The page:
A major benefit of Raman over NIR is its insensitivity to the physical form of the sample. This advantage results in a much simpler approach to data interpretation. Peak picking routines can be used with Raman libraries because the peaks are distinct and sharp and do not move unless the chemical moiety is affected. Raman measurements may be limited by the phenomenon of fluorescence; fortunately, this effect is not frequently observed with today’s 785 nm or longer Raman excitation lasers.
All three vibrational spectroscopy techniques have their place in the pharmaceutical industry. FTIR is still the most widely implemented for identity testing. Its sharp peaks make it ideal for qualitative analysis, and its output is most often used with a peak picking routine or full-spectrum search to confirm the identity of incoming raw materials.
The sampling and current size requirements of FTIR limit it primarily to lab use, however. In addition, water’s extremely strong and broad absorbance in FTIR can pose a problem. Significant amounts of water in a solid sample will likely prevent the measurement of some useful information. The costs associated with lab-based FTIR analysis, including sample collection, health and safety issues, quarantine requirements, and training of highly skilled lab personnel, have encouraged the investigation of both NIR and Raman as alternative and complementary techniques.
Having gained popularity over the past 20 years mostly due to its sampling convenience through some container materials, NIR is present in a variety of applications such as blend uniformity, raw material verification, moisture determination, and particle sizing.2 For raw material verification, the sensitivity of NIR to physical and chemical attributes makes it superior to FTIR because FTIR sample preparation destroys the original particle size distribution, and sensitivity to water prevents measurement of high moisture content samples.
This combination of physical and chemical information also renders simple and direct interpretation of the spectrum an arduous task at best, however, leaving NIR at a disadvantage when compared to Raman.3 In a raw material identification application, a quality control group faces many suppliers and products with vastly different physical characteristics, a situation that leads to lengthy and continual calibration set maintenance, making validation difficult and expensive.4 Subtle differences in particle size and other sample characteristics have to be captured, leading to the requirement of multiple calibration reference samples.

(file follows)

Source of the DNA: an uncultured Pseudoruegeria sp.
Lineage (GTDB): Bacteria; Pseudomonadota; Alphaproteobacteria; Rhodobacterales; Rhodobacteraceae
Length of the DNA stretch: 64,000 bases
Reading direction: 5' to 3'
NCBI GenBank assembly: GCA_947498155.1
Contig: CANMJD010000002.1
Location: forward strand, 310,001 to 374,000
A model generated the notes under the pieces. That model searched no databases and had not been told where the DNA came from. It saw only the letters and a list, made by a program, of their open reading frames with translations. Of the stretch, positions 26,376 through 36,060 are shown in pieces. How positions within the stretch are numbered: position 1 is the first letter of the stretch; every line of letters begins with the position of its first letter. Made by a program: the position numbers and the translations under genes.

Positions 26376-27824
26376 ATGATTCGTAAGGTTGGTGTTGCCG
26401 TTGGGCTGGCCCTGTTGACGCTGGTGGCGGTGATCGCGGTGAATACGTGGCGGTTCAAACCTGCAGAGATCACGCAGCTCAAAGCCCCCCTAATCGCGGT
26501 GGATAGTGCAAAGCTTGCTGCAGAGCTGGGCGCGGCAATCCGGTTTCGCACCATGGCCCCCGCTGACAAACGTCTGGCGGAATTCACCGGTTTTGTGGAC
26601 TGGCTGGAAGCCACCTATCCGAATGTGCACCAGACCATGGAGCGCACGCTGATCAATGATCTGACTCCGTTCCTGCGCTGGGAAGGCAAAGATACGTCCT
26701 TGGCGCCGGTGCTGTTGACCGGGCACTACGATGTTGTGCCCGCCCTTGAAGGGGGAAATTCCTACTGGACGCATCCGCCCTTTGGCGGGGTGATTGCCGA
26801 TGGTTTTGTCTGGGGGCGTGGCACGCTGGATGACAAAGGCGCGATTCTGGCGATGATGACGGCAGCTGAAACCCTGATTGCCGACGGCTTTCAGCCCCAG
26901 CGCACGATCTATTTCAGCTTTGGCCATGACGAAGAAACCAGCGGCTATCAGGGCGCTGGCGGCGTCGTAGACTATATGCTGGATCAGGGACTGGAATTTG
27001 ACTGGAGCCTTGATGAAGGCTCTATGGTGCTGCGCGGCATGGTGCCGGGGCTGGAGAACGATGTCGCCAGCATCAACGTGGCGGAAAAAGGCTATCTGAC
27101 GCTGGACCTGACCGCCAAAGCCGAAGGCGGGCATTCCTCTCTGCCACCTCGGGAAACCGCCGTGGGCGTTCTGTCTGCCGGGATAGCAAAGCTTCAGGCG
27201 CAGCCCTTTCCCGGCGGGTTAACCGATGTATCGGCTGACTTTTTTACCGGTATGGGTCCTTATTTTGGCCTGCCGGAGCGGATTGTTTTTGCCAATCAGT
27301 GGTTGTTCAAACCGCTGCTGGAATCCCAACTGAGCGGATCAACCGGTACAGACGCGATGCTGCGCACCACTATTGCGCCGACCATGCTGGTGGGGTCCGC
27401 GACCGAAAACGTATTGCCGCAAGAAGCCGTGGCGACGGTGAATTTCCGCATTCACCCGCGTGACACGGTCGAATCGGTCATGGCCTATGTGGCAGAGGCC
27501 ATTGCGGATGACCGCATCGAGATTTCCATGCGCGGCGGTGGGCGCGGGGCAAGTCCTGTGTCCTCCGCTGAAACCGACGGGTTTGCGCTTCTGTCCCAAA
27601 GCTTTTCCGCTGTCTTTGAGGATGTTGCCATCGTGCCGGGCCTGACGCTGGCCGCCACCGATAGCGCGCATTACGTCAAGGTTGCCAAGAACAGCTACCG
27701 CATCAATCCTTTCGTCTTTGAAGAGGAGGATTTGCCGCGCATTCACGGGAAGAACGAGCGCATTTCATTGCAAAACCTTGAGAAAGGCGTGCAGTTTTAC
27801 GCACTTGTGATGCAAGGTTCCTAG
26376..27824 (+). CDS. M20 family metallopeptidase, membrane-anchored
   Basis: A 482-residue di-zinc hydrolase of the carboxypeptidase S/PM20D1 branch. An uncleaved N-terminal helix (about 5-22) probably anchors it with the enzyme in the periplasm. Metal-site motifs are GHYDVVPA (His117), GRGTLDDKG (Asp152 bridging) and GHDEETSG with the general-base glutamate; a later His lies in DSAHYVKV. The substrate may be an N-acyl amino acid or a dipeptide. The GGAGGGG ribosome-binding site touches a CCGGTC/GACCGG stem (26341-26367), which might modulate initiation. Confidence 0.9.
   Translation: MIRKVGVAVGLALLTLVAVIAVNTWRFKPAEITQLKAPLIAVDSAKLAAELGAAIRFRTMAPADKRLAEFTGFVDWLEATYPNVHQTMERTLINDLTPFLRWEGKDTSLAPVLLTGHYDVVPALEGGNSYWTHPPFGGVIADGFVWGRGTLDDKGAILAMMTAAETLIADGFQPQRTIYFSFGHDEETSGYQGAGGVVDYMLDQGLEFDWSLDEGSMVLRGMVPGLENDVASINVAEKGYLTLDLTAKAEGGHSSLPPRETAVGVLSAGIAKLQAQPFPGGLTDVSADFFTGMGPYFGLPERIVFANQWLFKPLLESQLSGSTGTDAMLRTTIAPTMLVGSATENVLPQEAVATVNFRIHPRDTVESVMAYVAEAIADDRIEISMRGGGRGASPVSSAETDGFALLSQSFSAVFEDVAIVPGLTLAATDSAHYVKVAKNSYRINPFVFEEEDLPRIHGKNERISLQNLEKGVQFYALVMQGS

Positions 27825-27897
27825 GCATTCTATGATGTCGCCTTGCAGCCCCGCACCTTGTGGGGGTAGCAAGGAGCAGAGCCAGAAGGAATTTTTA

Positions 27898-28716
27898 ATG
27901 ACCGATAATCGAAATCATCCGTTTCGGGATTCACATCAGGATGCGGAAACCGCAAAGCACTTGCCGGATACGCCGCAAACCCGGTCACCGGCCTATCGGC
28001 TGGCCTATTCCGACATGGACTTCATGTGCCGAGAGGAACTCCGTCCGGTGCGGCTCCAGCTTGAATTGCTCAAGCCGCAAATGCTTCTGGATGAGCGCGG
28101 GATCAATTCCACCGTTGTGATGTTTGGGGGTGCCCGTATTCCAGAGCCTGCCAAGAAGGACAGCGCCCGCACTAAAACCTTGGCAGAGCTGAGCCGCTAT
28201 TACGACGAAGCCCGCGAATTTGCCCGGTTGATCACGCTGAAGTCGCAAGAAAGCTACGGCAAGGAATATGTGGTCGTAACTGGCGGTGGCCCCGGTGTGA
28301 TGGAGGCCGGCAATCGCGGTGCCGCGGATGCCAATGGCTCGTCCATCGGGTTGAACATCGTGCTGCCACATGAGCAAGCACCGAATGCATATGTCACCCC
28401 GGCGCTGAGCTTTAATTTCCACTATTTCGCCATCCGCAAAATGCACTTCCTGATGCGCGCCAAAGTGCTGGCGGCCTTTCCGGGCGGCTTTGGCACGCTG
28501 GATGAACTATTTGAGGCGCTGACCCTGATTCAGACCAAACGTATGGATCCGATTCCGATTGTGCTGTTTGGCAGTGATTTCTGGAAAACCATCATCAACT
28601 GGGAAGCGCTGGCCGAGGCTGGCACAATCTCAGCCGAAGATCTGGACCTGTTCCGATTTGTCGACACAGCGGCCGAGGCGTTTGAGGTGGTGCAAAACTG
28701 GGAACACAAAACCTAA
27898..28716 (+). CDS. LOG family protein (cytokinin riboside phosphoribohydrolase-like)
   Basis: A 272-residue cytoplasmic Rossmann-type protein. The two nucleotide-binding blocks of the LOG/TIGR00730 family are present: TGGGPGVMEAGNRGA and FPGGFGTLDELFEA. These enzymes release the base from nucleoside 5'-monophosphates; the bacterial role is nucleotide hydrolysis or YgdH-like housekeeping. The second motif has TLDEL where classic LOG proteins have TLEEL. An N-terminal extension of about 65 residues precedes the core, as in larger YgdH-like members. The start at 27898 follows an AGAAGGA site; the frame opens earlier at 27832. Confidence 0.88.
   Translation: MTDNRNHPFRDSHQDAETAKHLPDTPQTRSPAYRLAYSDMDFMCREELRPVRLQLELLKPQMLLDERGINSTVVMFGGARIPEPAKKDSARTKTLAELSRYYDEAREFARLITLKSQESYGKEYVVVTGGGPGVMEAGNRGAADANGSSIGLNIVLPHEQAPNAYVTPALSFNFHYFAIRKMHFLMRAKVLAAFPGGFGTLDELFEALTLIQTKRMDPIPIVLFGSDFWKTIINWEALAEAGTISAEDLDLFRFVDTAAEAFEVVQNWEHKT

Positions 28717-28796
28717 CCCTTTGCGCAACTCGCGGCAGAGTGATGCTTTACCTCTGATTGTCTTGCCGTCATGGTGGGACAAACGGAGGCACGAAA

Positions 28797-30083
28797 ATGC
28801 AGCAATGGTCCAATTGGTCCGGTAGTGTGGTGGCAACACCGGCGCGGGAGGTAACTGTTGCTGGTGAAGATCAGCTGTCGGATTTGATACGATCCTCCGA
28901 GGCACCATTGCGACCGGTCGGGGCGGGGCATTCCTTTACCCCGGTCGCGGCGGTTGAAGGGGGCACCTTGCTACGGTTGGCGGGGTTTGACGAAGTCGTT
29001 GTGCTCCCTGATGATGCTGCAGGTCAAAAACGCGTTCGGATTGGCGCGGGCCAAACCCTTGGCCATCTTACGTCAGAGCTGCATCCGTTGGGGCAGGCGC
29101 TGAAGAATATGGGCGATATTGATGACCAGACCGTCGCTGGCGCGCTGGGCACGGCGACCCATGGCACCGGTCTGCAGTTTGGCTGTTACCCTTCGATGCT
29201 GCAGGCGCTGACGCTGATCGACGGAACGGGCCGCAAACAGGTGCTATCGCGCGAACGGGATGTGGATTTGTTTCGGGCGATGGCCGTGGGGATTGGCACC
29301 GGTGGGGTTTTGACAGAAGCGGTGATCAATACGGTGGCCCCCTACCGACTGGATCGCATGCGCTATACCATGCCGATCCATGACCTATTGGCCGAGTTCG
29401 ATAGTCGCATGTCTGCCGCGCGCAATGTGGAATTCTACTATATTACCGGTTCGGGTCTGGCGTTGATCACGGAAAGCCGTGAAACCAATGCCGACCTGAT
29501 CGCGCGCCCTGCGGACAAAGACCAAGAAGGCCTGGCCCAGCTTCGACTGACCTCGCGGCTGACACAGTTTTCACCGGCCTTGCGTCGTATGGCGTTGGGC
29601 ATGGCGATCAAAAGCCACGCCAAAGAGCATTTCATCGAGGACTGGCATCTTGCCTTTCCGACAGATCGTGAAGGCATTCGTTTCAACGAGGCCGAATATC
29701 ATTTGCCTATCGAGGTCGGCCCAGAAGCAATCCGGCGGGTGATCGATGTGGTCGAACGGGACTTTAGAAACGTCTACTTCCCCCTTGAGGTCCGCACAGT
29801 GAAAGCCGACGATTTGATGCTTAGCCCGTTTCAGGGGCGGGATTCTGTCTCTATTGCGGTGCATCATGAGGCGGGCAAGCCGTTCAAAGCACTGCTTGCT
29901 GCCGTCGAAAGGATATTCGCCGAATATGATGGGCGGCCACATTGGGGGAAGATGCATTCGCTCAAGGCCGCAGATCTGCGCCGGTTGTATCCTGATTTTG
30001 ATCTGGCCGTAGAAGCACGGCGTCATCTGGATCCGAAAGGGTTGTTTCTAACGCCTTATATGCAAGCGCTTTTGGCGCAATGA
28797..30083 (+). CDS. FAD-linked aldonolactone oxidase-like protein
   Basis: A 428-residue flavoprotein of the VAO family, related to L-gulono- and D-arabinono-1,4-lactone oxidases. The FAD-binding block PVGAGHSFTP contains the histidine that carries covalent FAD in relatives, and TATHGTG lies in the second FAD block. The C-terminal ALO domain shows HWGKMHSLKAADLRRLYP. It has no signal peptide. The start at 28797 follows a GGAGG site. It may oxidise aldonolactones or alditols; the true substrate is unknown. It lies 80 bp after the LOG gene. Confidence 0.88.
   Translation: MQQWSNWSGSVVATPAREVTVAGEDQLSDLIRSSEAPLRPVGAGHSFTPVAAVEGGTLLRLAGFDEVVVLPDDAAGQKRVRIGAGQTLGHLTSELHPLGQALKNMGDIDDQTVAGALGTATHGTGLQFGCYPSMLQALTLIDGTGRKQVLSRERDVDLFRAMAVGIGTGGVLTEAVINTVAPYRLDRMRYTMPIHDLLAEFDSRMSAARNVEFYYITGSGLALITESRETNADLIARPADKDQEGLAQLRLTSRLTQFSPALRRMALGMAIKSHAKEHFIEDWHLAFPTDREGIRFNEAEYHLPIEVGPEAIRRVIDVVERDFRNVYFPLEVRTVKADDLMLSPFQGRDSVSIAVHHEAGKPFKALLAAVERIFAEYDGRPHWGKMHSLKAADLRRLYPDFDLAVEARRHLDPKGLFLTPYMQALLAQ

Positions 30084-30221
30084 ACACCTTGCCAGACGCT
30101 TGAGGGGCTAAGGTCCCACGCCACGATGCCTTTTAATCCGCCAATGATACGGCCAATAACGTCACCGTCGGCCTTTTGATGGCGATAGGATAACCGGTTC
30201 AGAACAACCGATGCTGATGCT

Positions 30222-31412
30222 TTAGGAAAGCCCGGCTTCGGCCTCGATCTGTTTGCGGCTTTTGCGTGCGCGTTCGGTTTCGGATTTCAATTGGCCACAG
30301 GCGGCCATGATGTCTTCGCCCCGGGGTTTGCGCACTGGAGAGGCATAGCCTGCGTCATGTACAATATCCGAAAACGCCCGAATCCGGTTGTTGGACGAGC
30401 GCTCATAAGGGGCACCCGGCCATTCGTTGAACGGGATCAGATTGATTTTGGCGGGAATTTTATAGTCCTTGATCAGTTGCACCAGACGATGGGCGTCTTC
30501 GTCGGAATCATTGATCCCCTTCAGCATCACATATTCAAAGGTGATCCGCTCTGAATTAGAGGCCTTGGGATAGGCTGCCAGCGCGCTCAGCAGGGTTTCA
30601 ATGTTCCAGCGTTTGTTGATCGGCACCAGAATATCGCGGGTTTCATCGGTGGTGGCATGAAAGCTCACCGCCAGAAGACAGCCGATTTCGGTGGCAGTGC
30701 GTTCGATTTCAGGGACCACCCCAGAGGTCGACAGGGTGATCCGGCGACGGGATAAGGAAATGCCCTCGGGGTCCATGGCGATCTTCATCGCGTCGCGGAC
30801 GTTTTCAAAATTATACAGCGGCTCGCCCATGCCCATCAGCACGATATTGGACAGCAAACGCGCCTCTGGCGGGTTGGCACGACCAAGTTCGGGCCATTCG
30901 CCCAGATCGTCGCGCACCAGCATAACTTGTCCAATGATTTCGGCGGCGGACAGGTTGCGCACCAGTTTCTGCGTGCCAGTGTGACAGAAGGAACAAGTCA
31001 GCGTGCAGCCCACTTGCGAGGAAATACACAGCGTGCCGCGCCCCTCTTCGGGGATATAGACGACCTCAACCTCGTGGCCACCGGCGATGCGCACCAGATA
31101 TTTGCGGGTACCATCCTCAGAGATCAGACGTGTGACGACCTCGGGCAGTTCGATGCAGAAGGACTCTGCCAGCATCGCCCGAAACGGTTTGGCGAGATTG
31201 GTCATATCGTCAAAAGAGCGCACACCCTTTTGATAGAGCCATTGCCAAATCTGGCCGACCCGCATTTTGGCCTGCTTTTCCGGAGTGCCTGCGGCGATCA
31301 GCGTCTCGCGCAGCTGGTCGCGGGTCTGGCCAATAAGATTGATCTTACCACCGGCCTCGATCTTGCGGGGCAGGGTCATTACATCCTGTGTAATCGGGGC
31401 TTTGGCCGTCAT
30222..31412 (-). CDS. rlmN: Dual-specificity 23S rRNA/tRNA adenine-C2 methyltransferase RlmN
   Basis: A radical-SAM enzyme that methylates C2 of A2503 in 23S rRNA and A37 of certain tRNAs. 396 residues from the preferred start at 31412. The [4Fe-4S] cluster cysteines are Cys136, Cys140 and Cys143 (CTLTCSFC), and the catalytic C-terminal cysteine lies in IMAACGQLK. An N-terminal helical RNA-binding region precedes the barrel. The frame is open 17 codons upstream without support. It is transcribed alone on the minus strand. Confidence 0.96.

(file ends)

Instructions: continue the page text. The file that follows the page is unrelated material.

Raman instrumentation, on the other hand, is sample-container independent with easily interpreted results and small calibration sets. Raman combines the selectivity of FTIR and ease of sampling of NIR to make an ideal raw material inspection tool that will likely see widespread implementation in the pharmaceutical industry. Because a Raman spectrum is largely unaffected by particle size and moisture, continual library maintenance is not required.
In the past, Raman was not as popular as FTIR and was relegated to the research and development lab. Laser sources were large, unreliable, expensive, and difficult to maintain, and sensitivity was poor, requiring many hours for each measurement. The development of FT-Raman in the 1980s and 1990s improved matters significantly, and the development of high-performance optical blocking filters and charge-coupled device detectors in the 1990s was another significant improvement.
But the instruments that emerged from these advances were still large, costly, and suited only to controlled laboratory environments. Recently, technological advances have enabled the development of compact, rugged, self-contained Raman instruments that can be reliably used in harsh environments. Miniaturization and improved speed of analysis, for instance, have allowed use in warehouse and loading dock locations.
One instrument is the TruScan from Ahura Scientific. Handheld Raman instruments such as the TruScan feature rugged hardware designed to withstand field use, an easy-to-use interface, and fast, cost-effective validation and analysis. n
Bradley is the director of business development and Prulliere is TruScan product manager at Ahura Scientific Inc. Reach Bradley at (978) 642-2563 or firstname.lastname@example.org; reach Prulliere at (978) 342-2536 or fprulliere @ahurascientific.com.
1. Ryan JA, Compton SV, Brooks MA, et al. Rapid verification of identity and content of drug
formulations using midinfrared spectroscopy.
J Pharm Biomed Anal. 1991;9(4):303-310.
2. Blanco M, Coello J, Iturriaga H, et al. Near-infrared spectroscopy in the pharmaceutical industry. Analyst. 1998;123(8):135R-150R.
3. Ulmschneider M, Wunenburger A, Pénigault E. Using near-infrared spectroscopy for the noninvasive identification of five pharmaceutical active substances in sealed vials. Analusis. 1999;27(10):854-856.
4. Gemperline PJ, Webber LD, Cox FO. Raw materials testing using soft independent modeling of class analogy analysis of near-infrared reflectance spectra. Anal Chem. 1989;61 (2):138-144.